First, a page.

Whether it deserved to be with the sort of confidence the then Auckland union chief executive Peter Scutts displayed was another matter though. Some days before the shield match was played in Hamilton Scutts took out a full page advertisement in the New Zealand Herald proclaiming Auckland’s match against North Harbour at Eden Park on October 12 as a shield match. The ad had no qualifications.

The timing prompted criticism of Auckland from throughout the country and only enhanced perceptions of arrogance. In his column in The Dominion in Wellington Ron Palenski, never a great admirer of Auckland, was especially caustic. “If Auckland do take the shield from Waikato and fulfil Scutts’s prophecy, it will be the least welcomed successful challenge since Lord Ranfurly handed it over 93 years ago,” he wrote. “The thought of the shield sitting in Auckland over the summer and, even worse, staying there for another winter is to think of negating all the good the noble old trophy has done this year.”

It wasn’t only non Aucklanders like Palenski who were horrified by the advertisement. Former Auckland captain and All Black lock Andy Haden was just as scathing. “I would suggest it has been done by someone who’s never put on a pair of boots, has never smelled dressing room liniment and doesn’t know what’s involved in winning a shield match or a test,” he said. “As an exercise in providing ammunition for your opposition it comes in the category of landmining your own dressing room. John Boe (Waikato’s coach) can stay at home. His team talk has been written for him.”

At the time Henry kept a stony silence and apparently he and Scutts had a good relationship. But team manager Rex Davy confirmed five years later that the Auckland team and management had been incensed. “We would never do anything that would give an edge to our opposition especially to such a proud opponent as Waikato,” Davy said. He pointed out both he and Henry were originally South Islanders, from Nelson and Christchurch, and were implicit believers in being under stated. “We never liked to be thought of as arrogant,” lie said. “We had a great belief in the heritage of the shield and that it belonged to all New Zealand. We saw ourselves simply as caretakers of the shield.”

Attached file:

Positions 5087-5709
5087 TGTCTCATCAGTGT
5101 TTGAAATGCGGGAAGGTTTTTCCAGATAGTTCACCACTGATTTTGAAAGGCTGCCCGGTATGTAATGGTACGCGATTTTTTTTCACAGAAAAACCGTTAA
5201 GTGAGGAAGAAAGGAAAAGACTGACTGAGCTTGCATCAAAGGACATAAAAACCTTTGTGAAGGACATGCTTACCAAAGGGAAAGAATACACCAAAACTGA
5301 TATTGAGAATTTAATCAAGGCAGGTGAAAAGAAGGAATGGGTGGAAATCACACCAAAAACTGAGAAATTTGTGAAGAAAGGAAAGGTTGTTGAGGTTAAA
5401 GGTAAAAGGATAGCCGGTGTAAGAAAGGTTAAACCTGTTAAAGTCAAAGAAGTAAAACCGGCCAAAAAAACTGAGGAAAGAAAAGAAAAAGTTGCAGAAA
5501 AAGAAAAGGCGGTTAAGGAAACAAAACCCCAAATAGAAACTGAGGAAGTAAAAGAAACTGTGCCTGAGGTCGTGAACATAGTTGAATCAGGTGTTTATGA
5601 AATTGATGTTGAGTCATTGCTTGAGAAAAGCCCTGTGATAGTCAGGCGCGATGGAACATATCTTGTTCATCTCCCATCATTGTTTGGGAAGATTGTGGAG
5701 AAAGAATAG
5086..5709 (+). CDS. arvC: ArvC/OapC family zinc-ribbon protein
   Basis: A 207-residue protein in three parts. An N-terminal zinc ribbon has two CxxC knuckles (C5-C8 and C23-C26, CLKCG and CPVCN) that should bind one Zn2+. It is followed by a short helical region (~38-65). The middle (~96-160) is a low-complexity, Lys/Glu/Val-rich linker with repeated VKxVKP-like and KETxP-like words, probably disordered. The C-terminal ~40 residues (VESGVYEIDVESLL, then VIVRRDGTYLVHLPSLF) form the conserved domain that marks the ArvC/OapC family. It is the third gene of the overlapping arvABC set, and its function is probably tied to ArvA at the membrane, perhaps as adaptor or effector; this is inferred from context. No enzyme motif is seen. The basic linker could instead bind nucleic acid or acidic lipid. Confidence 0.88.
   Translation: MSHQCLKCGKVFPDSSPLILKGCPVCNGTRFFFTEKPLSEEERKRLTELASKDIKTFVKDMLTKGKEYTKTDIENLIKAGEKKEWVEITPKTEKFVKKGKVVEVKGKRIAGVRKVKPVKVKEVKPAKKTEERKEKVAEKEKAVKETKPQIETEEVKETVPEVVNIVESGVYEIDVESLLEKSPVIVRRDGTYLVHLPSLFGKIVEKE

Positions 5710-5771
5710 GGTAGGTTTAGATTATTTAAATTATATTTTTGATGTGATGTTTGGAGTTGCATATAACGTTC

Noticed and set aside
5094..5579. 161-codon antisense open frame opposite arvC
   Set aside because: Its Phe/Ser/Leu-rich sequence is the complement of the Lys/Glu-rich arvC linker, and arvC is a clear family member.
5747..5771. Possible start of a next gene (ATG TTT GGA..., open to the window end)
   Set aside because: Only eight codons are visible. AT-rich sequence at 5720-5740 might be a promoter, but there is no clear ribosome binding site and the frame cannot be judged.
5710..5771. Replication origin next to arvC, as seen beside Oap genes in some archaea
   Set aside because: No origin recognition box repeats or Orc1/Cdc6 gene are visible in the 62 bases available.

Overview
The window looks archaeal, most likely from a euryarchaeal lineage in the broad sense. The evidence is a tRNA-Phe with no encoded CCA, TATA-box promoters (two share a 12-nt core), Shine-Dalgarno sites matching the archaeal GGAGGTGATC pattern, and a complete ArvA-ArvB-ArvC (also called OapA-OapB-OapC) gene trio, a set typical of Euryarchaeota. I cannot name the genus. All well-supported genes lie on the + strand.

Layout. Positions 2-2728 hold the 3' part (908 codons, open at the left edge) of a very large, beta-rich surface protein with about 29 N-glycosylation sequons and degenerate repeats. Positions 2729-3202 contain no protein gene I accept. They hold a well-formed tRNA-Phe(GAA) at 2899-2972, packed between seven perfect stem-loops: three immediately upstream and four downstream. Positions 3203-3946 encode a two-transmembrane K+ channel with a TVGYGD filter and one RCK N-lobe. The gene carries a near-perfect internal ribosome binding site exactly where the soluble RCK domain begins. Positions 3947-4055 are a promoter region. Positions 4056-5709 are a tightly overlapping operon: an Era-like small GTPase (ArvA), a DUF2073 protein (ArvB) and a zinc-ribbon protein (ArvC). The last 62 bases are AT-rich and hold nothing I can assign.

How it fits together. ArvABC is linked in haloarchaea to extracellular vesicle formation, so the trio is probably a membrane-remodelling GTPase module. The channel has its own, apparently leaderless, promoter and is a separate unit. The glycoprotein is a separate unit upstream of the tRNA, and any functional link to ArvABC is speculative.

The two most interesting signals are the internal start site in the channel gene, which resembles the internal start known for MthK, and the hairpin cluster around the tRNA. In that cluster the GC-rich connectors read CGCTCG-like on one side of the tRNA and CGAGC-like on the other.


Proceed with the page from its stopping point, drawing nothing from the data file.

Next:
Boe himself absolved the Auckland team of having anything to do with the advertisement and the union’s chief administration officer Don Shergold saw it as having one benefit. “All we know is that outside the half million covered by the Auckland union three million other New Zealanders will be behind Waikato,” he said.

The ad was said to have had the blessing of Auckland captain Zinzan Brooke, whose face was used in it with his distinctive mole replaced by a photo of the shield. Brooke, indeed, had been shown the ad before it appeared in the Herald but had not been told on which day it was appearing. He had assumed it would have been after the Waikato match.

As it happened, the power of the All Black-dominated Auckland pack was to be too much for Waikato and in a clinical, ruthless manner they went on to a 27-7 win. Two of their happiest players after the match were the midfield backs Lee Stensness and Eroni Clarke who had been in the team which lost the shield six weeks earlier to Taranaki, Clarke having been the captain. But the shield was not to remain, as Palenski had feared, in Auckland beyond the following winter: Much the same Waikato side, with Boe still the coach, recaptured it 12 months later to start what turned out to be a notable three year reign.”

 

 

 

From “The Shield A century of the Ranfurly Shield” by Lindsay Knight. Published 2002 by Celebrity Books. P.266-269